From Nov. 4-6, Lyric Theatre @Illinois offered a staging of “Fun Home,” a musical about a young lesbian woman’s relationship with her eccentric family, and in particular with her closeted gay father, who ended his life in suicide.
The genesis of this musical is somewhat complicated. In 2006, Alison Bechdel, a lesbian, published a graphic novel about her own development in relation to the world she came out of. Around 2009, lyricist Lisa Kron and composer Jeanine Tesori started a project to make a musical from the graphic novel, an effort that ended with a Broadway opening in 2015.
“Fun Home” was an enormous critical and public success and ran from March 2015 to September 2016, and this was followed by national and international tours.
Given its subject matter, one might expect something, if not grim, then at least serious in tone. Yes, this work does deal with serious matters, but it brims with inventive vitality.
Watching the first three quarters of it gave me enormous pleasure. Bechdel is a brilliant graphic artist, and the stage design by José Diaz-Soto made the most of the opportunity to use vivid cartoon images.
The Bechdel household verges on the chaotic, but the musical numbers come across with disciplined impact. All in all, this is one of the best all-around productions I have seen in the Tryon Festival Theatre for many years.
For the sparkling effect of Jeanine Tesori’s music, we had musical director Julie Jordan Gunn and the pit musicians to thank, and for the dramatic impact of the first-rate cast, we can thank stage director Sarah Wigley.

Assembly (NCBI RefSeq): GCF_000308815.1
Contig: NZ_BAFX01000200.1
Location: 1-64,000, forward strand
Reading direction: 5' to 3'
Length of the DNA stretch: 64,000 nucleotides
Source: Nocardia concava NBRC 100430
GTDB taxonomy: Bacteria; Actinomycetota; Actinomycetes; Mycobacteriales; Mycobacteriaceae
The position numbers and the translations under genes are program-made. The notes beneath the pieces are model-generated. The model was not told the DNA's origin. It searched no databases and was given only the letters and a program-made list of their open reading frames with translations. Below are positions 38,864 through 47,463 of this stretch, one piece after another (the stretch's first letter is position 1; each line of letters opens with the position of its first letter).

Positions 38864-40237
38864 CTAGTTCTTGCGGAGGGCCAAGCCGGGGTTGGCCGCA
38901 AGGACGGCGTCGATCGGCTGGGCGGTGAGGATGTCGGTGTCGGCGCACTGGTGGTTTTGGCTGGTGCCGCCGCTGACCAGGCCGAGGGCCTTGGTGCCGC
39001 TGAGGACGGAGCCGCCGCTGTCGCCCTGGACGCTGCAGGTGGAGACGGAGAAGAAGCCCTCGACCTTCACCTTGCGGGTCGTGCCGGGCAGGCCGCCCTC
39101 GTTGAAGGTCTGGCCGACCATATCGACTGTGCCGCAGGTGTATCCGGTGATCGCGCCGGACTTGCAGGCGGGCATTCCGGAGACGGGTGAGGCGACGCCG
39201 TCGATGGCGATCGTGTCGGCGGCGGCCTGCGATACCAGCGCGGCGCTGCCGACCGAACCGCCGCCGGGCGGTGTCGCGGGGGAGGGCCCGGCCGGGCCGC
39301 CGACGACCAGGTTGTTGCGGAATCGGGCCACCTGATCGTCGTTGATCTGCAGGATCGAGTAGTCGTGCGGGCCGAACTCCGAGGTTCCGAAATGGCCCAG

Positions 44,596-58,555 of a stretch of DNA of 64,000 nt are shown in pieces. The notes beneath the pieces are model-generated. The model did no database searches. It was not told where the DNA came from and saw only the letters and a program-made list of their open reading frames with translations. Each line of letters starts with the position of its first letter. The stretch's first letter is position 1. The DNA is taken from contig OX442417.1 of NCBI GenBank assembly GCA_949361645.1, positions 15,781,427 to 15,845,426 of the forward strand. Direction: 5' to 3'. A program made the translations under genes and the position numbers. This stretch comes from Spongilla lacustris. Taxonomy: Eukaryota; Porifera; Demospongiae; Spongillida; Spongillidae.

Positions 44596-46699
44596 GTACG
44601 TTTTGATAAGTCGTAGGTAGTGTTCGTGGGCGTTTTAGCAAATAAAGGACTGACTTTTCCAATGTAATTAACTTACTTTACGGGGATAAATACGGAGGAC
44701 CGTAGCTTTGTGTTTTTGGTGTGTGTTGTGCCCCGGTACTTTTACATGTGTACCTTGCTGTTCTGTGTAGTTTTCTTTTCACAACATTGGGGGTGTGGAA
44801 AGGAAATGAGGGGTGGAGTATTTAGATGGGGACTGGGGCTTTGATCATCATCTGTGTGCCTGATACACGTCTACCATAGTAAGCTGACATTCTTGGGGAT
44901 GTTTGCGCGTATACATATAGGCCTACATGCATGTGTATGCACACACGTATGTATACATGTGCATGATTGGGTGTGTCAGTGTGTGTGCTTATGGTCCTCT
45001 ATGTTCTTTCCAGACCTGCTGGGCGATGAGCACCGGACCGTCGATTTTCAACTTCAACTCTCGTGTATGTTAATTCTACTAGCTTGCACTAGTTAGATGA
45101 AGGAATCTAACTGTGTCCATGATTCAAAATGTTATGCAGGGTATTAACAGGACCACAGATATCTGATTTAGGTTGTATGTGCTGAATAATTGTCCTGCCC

In the plot, adult Alison looks back upon her life when she was a child and as an adolescent. Three actresses played Alison, who was vividly performed by Zoe Harms as young Alison, Lucy Economos as teen Alison and Emma Mize as adult Alison. All three deserve the highest praise.
Helen, the mother, who tries to be the adult in the room, was played with prim determination by Sarah Durbin. The “Lord of Misrule” in the home is Bruce, the father, an English teacher and funeral home director, and a beginner of various never-completed projects.
Danny Yoerges played this juicy role with virtuoso vitality, and when the plot turns to tragic, his acting evoked searing pathos. When the tragic climax of Bruce’s suicide came, the work of lighting designer Megan Coffel, sound designer Dakota Erickson and media designer M. Ospina-López achieved an explosive impact.
Aside from the principal actors, the supporting roles were well played by Madysen Simanonis, Ramman Takhsh, Leyla Aguiar Cohen and Ruth Ionin. The costume design by Colin Grice evoked the decades of the heroine’s youth (1970s and ’80s), and the choreography by Rachel Rizzuto kept the production numbers zinging. Nicholas Pothier conducted the Nov. 6 matinee.
The supertitles varied, from the unmistakably clear to the just passably visible. Despite the internet statement that print program booklets would be available at the theater, they were not at the performance I attended Saturday night.
As a retired English teacher, I especially enjoyed the literary references sprinkled about. Who knew the gift of a novel by the famous French author Colette had a special meaning?
The final scene, in which Alison imaginatively reaches reconciliation with her dead father, had enormous emotive impact. The reaction of the audience was delirious. In Humphrey Bogart’s words in “Casablanca,” it was “a wow finish.”
A production of Wolfgang Mozart’s “The Marriage of Figaro” is promised for spring semester 2022.